160212,1,A4,human,TCCTGAGC-AGAGT,None,N,Eland-rna,Mei,Jon_mix10
...

In this example, we’ll show: - reading lines of a file - parsing and modifying the lines - writing them back out - creating a script to do the above and running it - passing the script the file to modify

Step 1: open the input file

[32]:
import sys
fp=open('badfile.txt')
[33]:
fp
[33]:
<_io.TextIOWrapper name='badfile.txt' mode='r' encoding='UTF-8'>

Open takes a filename, and returns a ``file pointer’’.

We’ll use that to read from the file.

Step 2: read the first header line, and print it out

[26]:
import sys
fp=open('badfile.txt')
print (fp.readline().strip())
fp.
FCID,Lane,Sample_ID,SampleRef,index,Description,Control,Recipe,Operator,Project

We’ll call readline() on the file pointer to get a single line from the file. (the header line).

Strip() removes the return at the end of the line.

Then we print it.

Step 3: for each remaining line in the file, read the line

[38]:
import sys
fp=open('badfile.txt')
print (fp.readline().strip())
for l in fp:
    print(l.strip())
FCID,Lane,Sample_ID,SampleRef,index,Description,Control,Recipe,Operator,Project
160212,1,A1,human,TAAGGCGA-TAGATCGC,None,N,Eland-rna,Mei,Jon_mix10
160212,1,A2,human,CGTACTAG-CTCTCTAT,None,N,Eland-rna,Mei,Jon_mix10
160212,1,A3,human,AGGCAGAA-TATCCTCT,None,N,Eland-rna,Mei,Jon_mix10
160212,1,A4,human,TCCTGAGC-AGAGTAGA,None,N,Eland-rna,Mei,Jon_mix10

A file pointer is an example of an iterator.

Instead of explicitly calling readline() for each line, we can just loop on the file pointer, getting one line each time.

Since we already read the header, we won’t get that line.

Step 4: find the value in the 5th column, and remove last 3 letters

[39]:
import sys
fp=open('badfile.txt')
print (fp.readline().strip())
for l in fp:
    flds=l.strip().split(',')
    flds[4]=flds[4][:-3]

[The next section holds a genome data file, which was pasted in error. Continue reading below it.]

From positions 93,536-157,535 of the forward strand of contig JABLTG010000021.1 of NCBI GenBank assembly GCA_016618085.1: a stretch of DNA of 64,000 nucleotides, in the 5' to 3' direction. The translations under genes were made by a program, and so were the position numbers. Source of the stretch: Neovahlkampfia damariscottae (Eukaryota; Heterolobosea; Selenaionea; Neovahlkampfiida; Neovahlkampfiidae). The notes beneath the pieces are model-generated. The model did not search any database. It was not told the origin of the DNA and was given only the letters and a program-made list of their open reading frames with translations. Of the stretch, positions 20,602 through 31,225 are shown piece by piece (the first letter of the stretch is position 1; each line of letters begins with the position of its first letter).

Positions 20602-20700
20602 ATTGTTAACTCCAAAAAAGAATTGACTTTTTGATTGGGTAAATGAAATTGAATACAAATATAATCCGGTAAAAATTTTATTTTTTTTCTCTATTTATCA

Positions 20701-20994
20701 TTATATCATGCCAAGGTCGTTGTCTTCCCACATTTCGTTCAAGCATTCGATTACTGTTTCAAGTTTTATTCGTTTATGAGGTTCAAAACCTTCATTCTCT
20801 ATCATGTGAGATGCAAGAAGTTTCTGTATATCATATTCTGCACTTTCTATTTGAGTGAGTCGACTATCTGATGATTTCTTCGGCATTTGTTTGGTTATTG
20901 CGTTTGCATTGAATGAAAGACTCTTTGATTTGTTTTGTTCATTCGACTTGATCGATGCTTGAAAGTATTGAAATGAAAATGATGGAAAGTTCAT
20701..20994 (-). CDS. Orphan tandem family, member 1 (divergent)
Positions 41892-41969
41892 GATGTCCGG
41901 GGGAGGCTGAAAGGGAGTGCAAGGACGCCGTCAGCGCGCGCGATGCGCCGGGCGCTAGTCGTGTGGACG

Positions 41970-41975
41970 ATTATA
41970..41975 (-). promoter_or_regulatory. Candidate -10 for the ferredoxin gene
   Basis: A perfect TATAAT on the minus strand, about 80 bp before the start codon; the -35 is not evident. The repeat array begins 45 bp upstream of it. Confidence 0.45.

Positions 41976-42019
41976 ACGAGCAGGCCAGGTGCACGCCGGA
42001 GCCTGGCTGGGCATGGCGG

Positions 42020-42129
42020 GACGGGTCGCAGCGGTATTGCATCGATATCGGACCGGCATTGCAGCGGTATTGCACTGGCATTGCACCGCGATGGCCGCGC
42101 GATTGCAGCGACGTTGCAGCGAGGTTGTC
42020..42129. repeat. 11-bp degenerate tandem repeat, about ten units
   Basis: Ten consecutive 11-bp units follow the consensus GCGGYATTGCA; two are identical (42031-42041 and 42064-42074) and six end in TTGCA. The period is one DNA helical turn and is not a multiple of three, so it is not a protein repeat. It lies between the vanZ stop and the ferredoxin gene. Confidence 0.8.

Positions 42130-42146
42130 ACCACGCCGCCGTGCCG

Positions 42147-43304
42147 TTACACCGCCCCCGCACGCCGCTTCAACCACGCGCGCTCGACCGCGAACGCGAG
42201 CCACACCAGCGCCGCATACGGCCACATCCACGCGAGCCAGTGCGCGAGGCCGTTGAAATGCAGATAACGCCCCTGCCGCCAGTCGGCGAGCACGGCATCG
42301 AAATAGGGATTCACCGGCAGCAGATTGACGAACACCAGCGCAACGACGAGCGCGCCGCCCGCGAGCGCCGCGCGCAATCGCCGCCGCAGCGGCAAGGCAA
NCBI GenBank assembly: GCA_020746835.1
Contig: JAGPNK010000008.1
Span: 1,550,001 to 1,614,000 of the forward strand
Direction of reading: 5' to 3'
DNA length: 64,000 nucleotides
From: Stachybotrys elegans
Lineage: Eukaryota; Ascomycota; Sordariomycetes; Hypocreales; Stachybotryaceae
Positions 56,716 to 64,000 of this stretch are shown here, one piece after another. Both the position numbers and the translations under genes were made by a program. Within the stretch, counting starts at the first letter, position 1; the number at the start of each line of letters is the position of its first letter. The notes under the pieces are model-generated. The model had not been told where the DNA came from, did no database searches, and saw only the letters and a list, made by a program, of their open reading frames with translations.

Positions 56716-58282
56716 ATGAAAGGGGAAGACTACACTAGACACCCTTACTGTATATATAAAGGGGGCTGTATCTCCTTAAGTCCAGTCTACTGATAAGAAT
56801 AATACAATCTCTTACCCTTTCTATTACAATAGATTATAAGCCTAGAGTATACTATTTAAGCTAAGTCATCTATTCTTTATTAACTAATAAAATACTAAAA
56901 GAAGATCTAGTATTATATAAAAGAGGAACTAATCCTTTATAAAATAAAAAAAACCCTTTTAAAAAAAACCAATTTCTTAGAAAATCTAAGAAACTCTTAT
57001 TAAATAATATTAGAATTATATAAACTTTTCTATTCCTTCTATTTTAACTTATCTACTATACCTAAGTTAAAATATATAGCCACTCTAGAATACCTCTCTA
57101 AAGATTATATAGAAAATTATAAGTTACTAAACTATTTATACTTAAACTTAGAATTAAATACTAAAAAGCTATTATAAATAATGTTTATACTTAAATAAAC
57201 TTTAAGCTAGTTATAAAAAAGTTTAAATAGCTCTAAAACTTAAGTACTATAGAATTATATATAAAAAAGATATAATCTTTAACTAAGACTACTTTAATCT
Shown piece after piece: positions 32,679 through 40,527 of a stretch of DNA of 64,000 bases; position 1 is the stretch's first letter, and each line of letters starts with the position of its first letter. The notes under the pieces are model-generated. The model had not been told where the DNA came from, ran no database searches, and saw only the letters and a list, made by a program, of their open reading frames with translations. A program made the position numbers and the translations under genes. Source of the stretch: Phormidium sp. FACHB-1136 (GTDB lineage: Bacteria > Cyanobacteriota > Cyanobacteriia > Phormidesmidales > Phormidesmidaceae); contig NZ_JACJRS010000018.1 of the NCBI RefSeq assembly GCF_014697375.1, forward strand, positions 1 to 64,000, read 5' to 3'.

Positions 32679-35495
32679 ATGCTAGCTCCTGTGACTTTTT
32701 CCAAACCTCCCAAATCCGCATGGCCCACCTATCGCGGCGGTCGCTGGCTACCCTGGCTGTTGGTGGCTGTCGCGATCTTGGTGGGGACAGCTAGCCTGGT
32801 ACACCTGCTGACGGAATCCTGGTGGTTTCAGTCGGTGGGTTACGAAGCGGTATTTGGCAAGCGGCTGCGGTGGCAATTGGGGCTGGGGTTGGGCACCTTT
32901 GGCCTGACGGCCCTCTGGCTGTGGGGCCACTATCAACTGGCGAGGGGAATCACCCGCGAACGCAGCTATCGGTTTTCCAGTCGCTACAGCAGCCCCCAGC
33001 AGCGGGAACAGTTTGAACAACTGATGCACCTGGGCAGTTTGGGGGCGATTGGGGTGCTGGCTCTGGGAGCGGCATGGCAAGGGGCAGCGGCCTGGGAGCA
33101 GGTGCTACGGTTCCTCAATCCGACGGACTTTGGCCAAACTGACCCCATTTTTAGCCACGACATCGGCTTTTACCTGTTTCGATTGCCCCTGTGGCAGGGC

#print(flds)
    print(", ".join(flds))
FCID,Lane,Sample_ID,SampleRef,index,Description,Control,Recipe,Operator,Project
160212, 1, A1, human, TAAGGCGA-TAGAT, None, N, Eland-rna, Mei, Jon_mix10
160212, 1, A2, human, CGTACTAG-CTCTC, None, N, Eland-rna, Mei, Jon_mix10
160212, 1, A3, human, AGGCAGAA-TATCC, None, N, Eland-rna, Mei, Jon_mix10
160212, 1, A4, human, TCCTGAGC-AGAGT, None, N, Eland-rna, Mei, Jon_mix10

Like before, we strip the return from the line.

We split it into individual elements where we find commas.

The 5th field is referenced by flds[4], since python starts indexing with 0. [:-3] takes all characters of the string until the last 3.

Exercise 1: Fibonacci Series

In mathematics, the Fibonacci numbers are the numbers in the following integer sequence, called the Fibonacci sequence, and characterized by the fact that every number after the first two is the sum of the two preceding ones

https://en.wikipedia.org/wiki/Fibonacci_number

[7]:
# This is the well-known Fibonacci series
a, b = 0, 1
while b<2000:
    print (b)
    a, b = b, a+b
1
1
2
3
5
8
13
21
34
55
89
144
233
377
610
987
1597

Task: write a function to generate a Fibonacci series for a given boundary (any number) and save the output into a list

## Exercise 2: Unique pair Input file 1 2 1 2 3 4 4 5 3 4 Output file 1 2 3 3 4 2 4 5 1 1. Read the file /home/user/ost4sem/exercise/python_intro/pairs.dat 2. Loop through the rows 3. Split the string 4. Count unique pairs 5. Print unique pairs and their count

Sources : this material was adopted from the following sources